You've assembled your post-apocalyptic reading list. You've packed your bug-out bag. You've even practiced a little melee combat, just in case. But where should you go when the global pandemic hits or sky starts raining fire?
If you can hang out in a self-sufficient rural community or get yourself adopted into a tribe of uncontacted people, then you can probably pull through several flavors of apocalyptic disaster. But here are a few specific locations that might improve your odds of survival, if you can get there in time:
- Utah: In the event of a run-of-the-mill infrastructural collapse, it wouldn't be a bad idea idea to hightail it to Utah and make friends with some stockpiling Mormons.
- Pyongyang North Korea: It should be no surprise that a country that thrives on paranoia has made elaborate preparations in case of nuclear war.
- Pitcairn Islands: Anyone who's ever stared in frustration at Madagascar at the end of a game of Pandemic II knows that islands are a great escape from pathogen-born disasters.
-Cheyenne Mountain, Colorado: There are plenty of options for nuclear bunkers around the world: Germany's swanky doomsday palace, the decommissioned Congressional shelter beneath the Greenbrier resort in White Sulphur Springs, West Virginia, even bomb-proof homes available on the real estate market.
- London, England: Of course, it's even better if you don't have to drive to your shock-proof digs.
- Mount Yamantau, Mezhgorye, Republic of Bashkortostan, Russia: While some countries stopped building nuclear shelters at the close of the Cold War, Russia was still putting the finishing touches on at least one of theirs.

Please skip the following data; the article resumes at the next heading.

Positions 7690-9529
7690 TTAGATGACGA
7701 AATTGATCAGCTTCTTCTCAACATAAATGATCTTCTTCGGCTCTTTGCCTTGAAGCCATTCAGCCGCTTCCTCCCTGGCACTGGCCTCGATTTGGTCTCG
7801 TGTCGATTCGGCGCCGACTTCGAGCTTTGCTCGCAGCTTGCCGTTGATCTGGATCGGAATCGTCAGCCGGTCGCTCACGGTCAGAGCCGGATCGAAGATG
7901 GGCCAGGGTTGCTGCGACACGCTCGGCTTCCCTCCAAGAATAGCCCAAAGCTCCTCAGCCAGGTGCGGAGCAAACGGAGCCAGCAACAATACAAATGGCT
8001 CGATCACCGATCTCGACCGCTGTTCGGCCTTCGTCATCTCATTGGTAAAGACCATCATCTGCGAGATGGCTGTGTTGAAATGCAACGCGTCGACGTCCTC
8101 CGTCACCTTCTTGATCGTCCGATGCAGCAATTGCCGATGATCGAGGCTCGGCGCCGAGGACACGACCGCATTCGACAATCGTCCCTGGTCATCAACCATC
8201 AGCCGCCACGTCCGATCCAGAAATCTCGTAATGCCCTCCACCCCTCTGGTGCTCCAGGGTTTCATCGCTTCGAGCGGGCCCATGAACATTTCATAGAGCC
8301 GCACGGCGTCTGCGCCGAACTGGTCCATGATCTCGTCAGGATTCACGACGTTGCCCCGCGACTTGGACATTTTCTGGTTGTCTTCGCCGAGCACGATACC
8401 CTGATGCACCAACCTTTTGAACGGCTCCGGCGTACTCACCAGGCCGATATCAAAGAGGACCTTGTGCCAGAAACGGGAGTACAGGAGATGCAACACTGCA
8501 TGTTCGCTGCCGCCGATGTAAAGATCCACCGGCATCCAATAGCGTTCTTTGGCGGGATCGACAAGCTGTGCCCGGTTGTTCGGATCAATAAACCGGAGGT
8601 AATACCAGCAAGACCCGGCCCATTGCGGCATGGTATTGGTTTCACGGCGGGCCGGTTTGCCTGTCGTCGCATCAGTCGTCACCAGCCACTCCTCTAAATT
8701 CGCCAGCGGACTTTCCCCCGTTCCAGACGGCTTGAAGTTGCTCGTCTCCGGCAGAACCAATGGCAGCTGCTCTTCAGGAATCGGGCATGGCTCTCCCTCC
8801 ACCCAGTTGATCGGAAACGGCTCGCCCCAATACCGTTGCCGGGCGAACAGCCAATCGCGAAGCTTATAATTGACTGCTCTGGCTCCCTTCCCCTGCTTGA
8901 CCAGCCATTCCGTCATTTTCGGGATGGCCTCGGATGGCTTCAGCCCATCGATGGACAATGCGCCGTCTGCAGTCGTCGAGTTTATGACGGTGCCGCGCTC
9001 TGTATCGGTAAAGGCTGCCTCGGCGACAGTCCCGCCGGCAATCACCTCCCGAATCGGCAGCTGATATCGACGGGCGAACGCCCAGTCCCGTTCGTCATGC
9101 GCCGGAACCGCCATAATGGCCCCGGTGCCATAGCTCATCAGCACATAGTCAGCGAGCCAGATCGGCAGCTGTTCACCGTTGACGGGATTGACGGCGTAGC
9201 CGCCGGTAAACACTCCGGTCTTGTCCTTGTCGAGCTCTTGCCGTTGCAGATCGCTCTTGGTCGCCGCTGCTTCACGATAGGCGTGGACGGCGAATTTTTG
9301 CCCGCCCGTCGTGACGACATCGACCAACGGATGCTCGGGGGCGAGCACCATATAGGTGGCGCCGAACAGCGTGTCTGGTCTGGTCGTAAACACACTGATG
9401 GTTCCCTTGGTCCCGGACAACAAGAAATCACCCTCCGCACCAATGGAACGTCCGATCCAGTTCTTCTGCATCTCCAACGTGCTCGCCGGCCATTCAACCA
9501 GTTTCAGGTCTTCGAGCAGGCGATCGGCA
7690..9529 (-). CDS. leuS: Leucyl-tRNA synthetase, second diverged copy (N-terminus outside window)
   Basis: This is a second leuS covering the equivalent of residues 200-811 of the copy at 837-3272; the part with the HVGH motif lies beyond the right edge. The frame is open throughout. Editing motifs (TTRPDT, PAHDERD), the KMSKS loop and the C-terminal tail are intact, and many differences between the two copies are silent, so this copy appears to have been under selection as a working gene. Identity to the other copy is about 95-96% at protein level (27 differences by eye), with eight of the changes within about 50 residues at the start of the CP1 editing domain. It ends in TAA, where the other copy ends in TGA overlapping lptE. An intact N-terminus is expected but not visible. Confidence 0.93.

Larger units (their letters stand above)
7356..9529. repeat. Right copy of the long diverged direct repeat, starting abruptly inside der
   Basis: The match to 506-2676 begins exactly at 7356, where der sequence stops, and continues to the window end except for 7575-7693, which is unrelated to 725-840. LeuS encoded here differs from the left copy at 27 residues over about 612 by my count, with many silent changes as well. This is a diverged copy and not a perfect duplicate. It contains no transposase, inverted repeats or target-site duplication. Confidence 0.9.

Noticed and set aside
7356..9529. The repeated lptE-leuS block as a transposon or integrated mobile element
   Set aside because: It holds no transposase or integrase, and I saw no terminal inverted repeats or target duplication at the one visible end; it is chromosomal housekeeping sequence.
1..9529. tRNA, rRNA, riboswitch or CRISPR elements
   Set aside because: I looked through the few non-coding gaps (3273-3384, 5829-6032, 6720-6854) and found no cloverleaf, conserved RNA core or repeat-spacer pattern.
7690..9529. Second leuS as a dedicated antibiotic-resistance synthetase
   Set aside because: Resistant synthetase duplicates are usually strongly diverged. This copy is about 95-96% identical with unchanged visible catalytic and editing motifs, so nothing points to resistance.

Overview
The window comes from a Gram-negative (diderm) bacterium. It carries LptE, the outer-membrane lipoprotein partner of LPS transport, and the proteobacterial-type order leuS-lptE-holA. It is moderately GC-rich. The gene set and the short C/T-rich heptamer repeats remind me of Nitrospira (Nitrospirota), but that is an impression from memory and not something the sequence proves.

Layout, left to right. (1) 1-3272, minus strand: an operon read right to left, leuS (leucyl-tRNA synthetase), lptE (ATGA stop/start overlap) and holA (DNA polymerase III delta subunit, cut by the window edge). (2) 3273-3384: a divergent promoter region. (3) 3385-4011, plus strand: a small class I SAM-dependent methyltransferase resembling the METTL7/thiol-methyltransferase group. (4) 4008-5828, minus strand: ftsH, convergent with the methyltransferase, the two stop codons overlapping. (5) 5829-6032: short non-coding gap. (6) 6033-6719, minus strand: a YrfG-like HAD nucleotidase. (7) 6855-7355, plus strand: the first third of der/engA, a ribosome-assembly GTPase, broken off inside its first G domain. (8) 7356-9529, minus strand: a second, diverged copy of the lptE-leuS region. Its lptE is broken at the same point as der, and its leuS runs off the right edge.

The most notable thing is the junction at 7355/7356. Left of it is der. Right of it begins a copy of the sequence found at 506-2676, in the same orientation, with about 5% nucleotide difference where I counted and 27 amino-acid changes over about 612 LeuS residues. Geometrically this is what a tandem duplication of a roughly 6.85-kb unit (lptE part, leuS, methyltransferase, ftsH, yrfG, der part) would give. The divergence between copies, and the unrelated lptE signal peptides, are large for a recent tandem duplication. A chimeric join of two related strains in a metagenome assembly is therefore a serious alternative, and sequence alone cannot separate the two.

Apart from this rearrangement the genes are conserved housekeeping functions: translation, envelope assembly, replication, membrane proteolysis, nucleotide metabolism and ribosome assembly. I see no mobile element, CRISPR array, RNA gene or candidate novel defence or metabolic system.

- Svalbard, Norway: If the apocalypse should wipe out most of the plant life on Earth, you'll want to be hanging out somewhere near the Svalbard Global Seed Vault in the Arctic Svalbard archipelago.
- Western Australia: There's a reason Mad Max is set in Australia. Perth is one of the most remote cities in the world (some measures put it behind Honolulu and Auckland), and although it was first colonized by British settlers in 1829, it wasn't connected to the rest of Australia by train until 1917.
- Ittoqqortoormiit, Greenland: Few cultures in the world revolve around hunting as their primary means of subsistence, but it's the occupation for most of the roughly 500 residents of the isolated Ittoqqortoormiit settlement.
- Bugarach, France: What recommends this sleepy mountain town with a population of 200 for post-apocalyptic survival? To be honest, the residents aren't even sure. Bugarach sits at the base of Pic de Bugarach, which is often called the "upside-down mountain." According to geologists, the mountain exploded after its formation, and the top landed upside-down. Its unusual shape has inspired Jules Verne and Steven Spielberg, and attracted hippies and New Agers who believed it emitted special magnetic waves. More recently, rumors have started circulating on doomsday 2012 forums that the mountain is sacred and will be protected in the coming apocalypse. Some believe that there are aliens living under the mountain who rescue anyone living nearby on December 21st, 2012. We know that the 2012 doomsday is a myth, but if the cataclysm should hit on that date, the best case scenario is that well prepared survivalists will head for Bugarach. The worst case is that you'll witness a mass suicide commanded by the ancient aliens.